“The Strangers: Prey at Night” throws every horror cliche in the book into its slasher story of a family of four hunted by a tag team of killers who are simply doing it because “Why not?”Every expectation you have about what is going to happen — the jump scares, the fake deaths, the protracted threats of shooting a figure without ever shooting said figure, the deadly weapons that manage to stay sparkling clean — is met and then some, with the typical genre weaknesses of sluggish pacing and...
When a comedy treads the line between self-referential and beating a dead horse and repeatedly almost loses the audience with cheeseball subplots only to be saved by underused supporting characters commenting on the ridiculousness of it all, you have “Game Night” — “from the guys who brought you ‘Horrible Bosses,’” according to the movie poster.As that earlier film had a few funny jokes scattered amidst slow, boring set pieces and a ludicrous premise, it doesn’t bode well to be compared to...
Disney’s latest animated feature, “Coco,” is the story of a 12-year-old singer and musician named Miguel who dreams of performing like his idol, the famous Mexican musician Ernesto de la Cruz. He has even constructed his own guitar and taught himself to play.However, music is forbidden in his family due to his great-great grandfather leaving the family to pursue his dream.
Muck Rack makes it simple to find people, tweets, or articles that mention any name, keyword, company, hashtag etc. We've compiled this guide to help you make the most of your search.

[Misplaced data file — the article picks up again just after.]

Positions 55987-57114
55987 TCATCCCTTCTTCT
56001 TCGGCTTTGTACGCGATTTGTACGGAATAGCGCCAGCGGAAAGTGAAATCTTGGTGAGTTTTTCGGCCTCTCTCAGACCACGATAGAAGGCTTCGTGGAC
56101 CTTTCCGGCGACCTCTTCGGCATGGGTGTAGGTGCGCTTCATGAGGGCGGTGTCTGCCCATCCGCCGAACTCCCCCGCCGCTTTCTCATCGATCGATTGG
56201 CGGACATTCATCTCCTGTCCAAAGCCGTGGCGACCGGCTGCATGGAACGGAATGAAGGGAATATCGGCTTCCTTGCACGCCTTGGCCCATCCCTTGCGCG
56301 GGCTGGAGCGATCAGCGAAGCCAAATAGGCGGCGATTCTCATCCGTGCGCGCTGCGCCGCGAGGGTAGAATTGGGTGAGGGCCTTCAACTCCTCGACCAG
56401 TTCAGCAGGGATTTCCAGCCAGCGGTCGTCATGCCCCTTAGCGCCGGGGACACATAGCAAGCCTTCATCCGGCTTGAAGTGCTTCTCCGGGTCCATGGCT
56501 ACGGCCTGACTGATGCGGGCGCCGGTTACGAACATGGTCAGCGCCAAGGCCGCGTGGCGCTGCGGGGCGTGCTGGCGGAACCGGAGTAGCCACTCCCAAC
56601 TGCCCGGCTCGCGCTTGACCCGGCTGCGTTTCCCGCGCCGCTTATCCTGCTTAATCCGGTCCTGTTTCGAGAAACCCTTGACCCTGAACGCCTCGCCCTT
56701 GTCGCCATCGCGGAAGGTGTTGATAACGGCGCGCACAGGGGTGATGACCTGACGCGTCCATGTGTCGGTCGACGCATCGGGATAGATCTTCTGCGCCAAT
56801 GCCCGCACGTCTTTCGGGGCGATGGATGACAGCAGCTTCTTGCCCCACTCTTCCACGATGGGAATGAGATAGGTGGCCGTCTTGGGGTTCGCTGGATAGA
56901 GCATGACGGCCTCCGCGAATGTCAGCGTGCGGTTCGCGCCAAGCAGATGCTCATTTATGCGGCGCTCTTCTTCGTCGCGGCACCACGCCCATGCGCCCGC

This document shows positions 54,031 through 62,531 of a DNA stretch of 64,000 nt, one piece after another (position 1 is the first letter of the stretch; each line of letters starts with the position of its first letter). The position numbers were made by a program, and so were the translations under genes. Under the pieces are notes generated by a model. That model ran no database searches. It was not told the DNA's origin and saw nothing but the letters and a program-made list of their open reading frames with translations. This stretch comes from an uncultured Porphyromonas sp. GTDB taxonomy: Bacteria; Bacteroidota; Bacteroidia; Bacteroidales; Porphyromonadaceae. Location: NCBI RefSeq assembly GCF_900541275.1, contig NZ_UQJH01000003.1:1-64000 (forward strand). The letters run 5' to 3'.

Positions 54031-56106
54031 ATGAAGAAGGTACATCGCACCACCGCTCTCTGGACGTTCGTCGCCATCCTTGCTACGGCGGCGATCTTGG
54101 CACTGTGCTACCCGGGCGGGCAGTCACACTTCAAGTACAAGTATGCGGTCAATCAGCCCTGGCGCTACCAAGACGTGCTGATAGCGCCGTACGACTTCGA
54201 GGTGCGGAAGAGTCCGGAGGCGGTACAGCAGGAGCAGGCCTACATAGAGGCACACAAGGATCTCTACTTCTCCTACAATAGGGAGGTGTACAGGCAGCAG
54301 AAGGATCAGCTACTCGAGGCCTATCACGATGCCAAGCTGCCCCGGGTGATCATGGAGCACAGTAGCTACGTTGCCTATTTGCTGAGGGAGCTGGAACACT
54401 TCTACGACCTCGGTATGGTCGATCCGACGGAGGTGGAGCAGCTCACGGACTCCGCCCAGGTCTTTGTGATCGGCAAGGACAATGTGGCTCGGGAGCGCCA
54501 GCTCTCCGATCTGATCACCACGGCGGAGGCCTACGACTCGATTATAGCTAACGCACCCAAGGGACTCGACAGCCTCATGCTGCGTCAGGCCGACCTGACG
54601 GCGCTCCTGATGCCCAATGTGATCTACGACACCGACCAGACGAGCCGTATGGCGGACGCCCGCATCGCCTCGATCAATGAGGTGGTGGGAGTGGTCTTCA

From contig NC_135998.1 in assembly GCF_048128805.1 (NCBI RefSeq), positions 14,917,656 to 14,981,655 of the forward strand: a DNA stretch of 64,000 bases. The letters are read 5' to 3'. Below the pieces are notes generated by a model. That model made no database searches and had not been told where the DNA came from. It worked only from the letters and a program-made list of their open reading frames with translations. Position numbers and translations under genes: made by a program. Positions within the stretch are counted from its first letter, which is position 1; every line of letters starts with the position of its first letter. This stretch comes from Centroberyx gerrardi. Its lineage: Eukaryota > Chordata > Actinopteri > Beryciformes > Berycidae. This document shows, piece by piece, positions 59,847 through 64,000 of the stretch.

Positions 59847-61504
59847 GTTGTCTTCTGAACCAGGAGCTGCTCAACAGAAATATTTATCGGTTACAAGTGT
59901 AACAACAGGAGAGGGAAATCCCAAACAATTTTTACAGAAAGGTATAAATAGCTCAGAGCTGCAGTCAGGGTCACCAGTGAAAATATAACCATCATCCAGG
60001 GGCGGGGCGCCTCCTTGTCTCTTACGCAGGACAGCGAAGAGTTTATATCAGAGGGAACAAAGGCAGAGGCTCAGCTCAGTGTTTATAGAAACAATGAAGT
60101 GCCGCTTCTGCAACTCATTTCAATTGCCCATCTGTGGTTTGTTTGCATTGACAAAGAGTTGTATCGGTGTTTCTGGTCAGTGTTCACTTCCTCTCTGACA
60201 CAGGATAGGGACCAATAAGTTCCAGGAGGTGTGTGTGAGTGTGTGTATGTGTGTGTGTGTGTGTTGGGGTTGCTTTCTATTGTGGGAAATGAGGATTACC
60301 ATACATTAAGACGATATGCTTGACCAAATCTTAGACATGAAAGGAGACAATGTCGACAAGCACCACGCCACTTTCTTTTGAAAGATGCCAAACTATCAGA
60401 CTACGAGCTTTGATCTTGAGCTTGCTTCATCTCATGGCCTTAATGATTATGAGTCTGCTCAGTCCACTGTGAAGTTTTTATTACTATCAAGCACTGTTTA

Selecting a term
Start searching tweets, articles from media outlets, articles mentioned in tweets, journalists'
names, titles and bios with some suggested searches:
Companies or Topics (e.g. iPhone, Microsoft)
Phrases (e.g. "cloud computing") — use quotes to keep the terms together
Twitter handles (e.g. @username) — returns those who have mentioned or replied to
Names (e.g. "David Pogue")
Hashtags (e.g. #sxsw, #london2012)
Bio details (e.g. vegan, Olympics, father)
Muck Rack's Advanced Search allows for many boolean operators.
Find results that mention multiple specified terms, use AND or
+. For example, ensure each result contains both Elon Musk and Mark Zuckerberg by
searching Musk AND Zuckerberg or Musk + Zuckerberg.
Use the operators OR or , to broaden your search when you'd like either of
multiple terms to appear in results. (This is the default behavior of our search when no operators
are used). For example, results will contain either cake or cookie by searching cake OR cookie or cake,cookie
Use NOT or - to subtract results from your search. For
example, searching Disney will yield results about the Walt Disney Company as well as Walt Disney
World Resort. To exclude mentions of Disney World, search for Disney -World or Disney
When using one of these operators with a phrase, enclose it in quotation marks. For example, you can
find results about smartphones excluding Apple's iPhone 4S by searching smartphone -"iPhone
Exact case matching or punctuation
If you're searching for a brand name or keyword that relies on specific punctuation marks or capitalization, you can
find results that match your exact query by adding matchcase: before the keyword you're searching for, like matchcase:E*TRADE .
Use parentheses to separate multiple
boolean phrases. For example, to find journalists talking about having fun in Disney World or
Disneyland, search for ("disney world" OR disneyland) AND fun.
An asterisk can be used to search for any variation of a root word truncated by the asterisk. For example, searching for admin* will return results for administrator, administration, administer, administered, etc.
A near operator is an AND operator where you can control the distance between the words. You can vary the distance the near operation uses by adding a forward slash and number (between 0-99) such as strawberries NEAR/10 "whipped cream", which means the strawberries must exist within 10 words of "whipped cream".